We’re raised to be polite, kind, considerate and respectful of our elders and authority figures. These are fine qualities to have, but there’s a fine line where these positive traits result in your being taken advantage of. Your kind nature will, at times, be perceived as weakness by some—and they will not reward it. When it comes to interviewing, this happens all the time. Here is what you need to do to take back control.
When a recruiter or human resources representative from a company contacts you about a job, you don’t have to be passive and pliant. If you are interested in the role, feel free to tell them so, but don’t just send your résumé and hope for the best. Ask the person how much they are offering for the job. Inquire about the level, corporate title and the reason that it’s open. Push for more color and details surrounding the opportunity. This is critical information to know before you embark upon a three-to six-month lengthy interview process. If the person gives you push back or tries to skirt around the questions, recognize it as a warning sign. An insider’s tip from me is that many recruiters call about job offerings and lack the basic fundamental knowledge about the position and only care about putting bodies in front of the company. If you feel this is the case, there is no reason to embarrass the person. Be polite, firm and let them know that you are interested and that they will need to gather more intelligence around the job and get back to you.
Before you go on an interview, make sure that you ascertain the time frame they have to hire. Is it two weeks or six months? Demand that you get the names and titles of the interviewers and the reason why they are part of the process. Ask your recruiter to get color on these people. I recognize that this sounds almost rude as I’m writing it. So, when you say these things, do it in a friendly manner. It is possible to be both kind and assertive.
“Ms. Recruiter, I really appreciate that you thought of me for this role. I’m extremely interested in the company and the opportunity. To do my best in the interview, it would be helpful to have the names of the people, their titles and why they are involved with the process. Also, if you have had any prior experience with any of them, please share your thoughts. As you know, the more I know, the better I can prepare, excel in the interview process and increase my chances in getting the job. Since you are compensated if I get placed, you will benefit as well. Even if I don’t get the job, but do well, it will make you look good as you provided a motivated candidate that did her homework and research and they’ll certainly use you again for future assignments.”
In many states, there is a new law that forbids companies from asking about a candidate’s current salary. Other states that don’t have the law in place yet tend to follow this trend as well. Although this is the law, companies will still try to weasel the information out of you. Turn the tables around and push to find out how much they are paying for the position. If you have the experience and know that you can do the job, but are earning far less, why shouldn’t you get the higher rate of pay?
If they dance around the subject say, “This sounds like a fantastic job that I am very qualified for. According to your job listing, I possess all the requirements—and then some. I understand that the interview process would require many people at your company taking time out of their important schedules to meet with me. To be fair to you and your employees, it would seem reasonable to share the salary range with me so that we don’t go throughout the entire process and end up far apart with respect to compensation and then it doesn’t work out. So, to save everyone’s time and effort, could you please share your best understanding of the salary range for this job?”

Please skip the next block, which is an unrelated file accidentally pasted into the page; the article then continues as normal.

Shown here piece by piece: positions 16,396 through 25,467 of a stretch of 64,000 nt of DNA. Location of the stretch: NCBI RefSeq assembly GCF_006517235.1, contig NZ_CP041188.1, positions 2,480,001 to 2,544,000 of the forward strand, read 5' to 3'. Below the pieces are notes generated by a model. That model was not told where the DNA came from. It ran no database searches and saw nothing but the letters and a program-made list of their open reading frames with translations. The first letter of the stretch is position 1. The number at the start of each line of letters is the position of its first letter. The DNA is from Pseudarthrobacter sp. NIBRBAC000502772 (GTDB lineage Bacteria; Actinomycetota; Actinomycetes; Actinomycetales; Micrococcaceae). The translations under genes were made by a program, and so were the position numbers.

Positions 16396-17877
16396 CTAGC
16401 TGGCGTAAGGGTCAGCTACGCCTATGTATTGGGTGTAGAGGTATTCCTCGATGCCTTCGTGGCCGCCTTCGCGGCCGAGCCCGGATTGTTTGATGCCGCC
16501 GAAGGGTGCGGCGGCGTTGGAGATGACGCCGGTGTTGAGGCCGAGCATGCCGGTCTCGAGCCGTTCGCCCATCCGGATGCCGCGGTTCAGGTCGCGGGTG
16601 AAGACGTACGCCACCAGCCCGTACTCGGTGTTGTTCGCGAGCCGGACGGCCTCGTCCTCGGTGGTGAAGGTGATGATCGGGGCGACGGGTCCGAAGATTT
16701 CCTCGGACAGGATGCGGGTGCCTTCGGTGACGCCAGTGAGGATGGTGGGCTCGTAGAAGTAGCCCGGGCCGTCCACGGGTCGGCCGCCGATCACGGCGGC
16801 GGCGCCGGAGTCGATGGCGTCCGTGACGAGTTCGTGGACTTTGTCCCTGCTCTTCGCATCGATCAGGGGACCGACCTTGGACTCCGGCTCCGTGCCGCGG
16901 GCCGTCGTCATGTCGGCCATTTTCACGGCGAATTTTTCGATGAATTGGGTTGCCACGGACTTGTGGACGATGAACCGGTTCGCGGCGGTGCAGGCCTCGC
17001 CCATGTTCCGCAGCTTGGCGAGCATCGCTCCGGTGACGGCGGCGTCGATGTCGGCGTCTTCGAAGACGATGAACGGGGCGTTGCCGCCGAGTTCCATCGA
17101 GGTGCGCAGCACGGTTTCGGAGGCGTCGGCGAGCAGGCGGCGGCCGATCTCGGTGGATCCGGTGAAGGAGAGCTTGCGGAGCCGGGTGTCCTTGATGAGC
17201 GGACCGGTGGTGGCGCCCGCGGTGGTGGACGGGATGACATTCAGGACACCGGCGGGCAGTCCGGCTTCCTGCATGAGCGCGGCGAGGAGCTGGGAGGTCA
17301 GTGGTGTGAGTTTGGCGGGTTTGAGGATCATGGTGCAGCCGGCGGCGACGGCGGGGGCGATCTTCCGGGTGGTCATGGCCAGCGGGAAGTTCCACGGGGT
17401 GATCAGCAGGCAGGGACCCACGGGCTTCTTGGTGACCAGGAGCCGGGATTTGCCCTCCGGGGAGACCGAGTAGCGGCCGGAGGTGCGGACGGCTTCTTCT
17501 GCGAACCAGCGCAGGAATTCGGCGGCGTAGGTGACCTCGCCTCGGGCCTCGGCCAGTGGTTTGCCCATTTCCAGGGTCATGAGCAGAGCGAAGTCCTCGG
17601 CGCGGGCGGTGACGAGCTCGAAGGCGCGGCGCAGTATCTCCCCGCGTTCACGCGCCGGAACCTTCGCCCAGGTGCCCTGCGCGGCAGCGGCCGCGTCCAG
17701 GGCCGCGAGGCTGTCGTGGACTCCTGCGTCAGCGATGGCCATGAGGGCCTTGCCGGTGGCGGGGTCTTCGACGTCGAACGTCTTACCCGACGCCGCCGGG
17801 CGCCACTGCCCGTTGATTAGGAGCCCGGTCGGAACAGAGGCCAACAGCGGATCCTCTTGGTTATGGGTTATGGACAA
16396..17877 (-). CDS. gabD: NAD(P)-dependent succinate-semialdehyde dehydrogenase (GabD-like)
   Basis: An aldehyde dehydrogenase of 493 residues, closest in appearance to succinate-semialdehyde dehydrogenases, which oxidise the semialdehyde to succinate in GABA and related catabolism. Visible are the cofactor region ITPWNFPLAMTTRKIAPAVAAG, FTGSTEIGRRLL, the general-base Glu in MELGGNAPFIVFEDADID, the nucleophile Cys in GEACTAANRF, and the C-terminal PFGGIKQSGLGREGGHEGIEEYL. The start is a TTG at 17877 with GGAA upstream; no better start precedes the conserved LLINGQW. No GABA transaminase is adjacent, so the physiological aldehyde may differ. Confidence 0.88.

You need to to ask hard-hitting questions to uncover any issues or potential problems that they are trying to hide from you. Be bold and ask the tough questions in the interview: “What exactly will I be doing in the role? Who will I report into? Why is this job open? How come the job has been open for so long? Why did the last person leave? Where do you envision the job going to? What type of career progression will the job have?”
Don’t be intimidated into accepting a compensation offer that you’re not comfortable with. If you feel that the salary is lower than you feel you deserve, it’s perfectly acceptable to negotiate.
It is appropriate to say, “Thank you for the offer, I really liked everyone I met with. My background is perfect for the role and it looks like I can add value to your team and grow within the organization. The salary seems lower than I expected and less than what I’ve seen with other companies I met with. Also, I’m sure my company would easily match it and try to make me stay. That said, I really do want to make this work! If you can raise the salary to X, I’d accept (use a number that is higher than you want, so there is further room for negotiations). Could you please check with the appropriate people and get back to me? Also, I am close with another offer, but prefer your company and this job. Thank you so much for this opportunity! I am confident that we can both make this work.”
You can handle other matters that arise in a similar fashion. Think of this as a tennis match. The company hits a volley to you, then you hit the ball harder and more strategically back to them. They lob it, but then you strike back with force and confidence. You don’t have to walk off the court and throw the racket when things get tough. Just outplay, outhustle and out smart them, all the while killing them with kindness.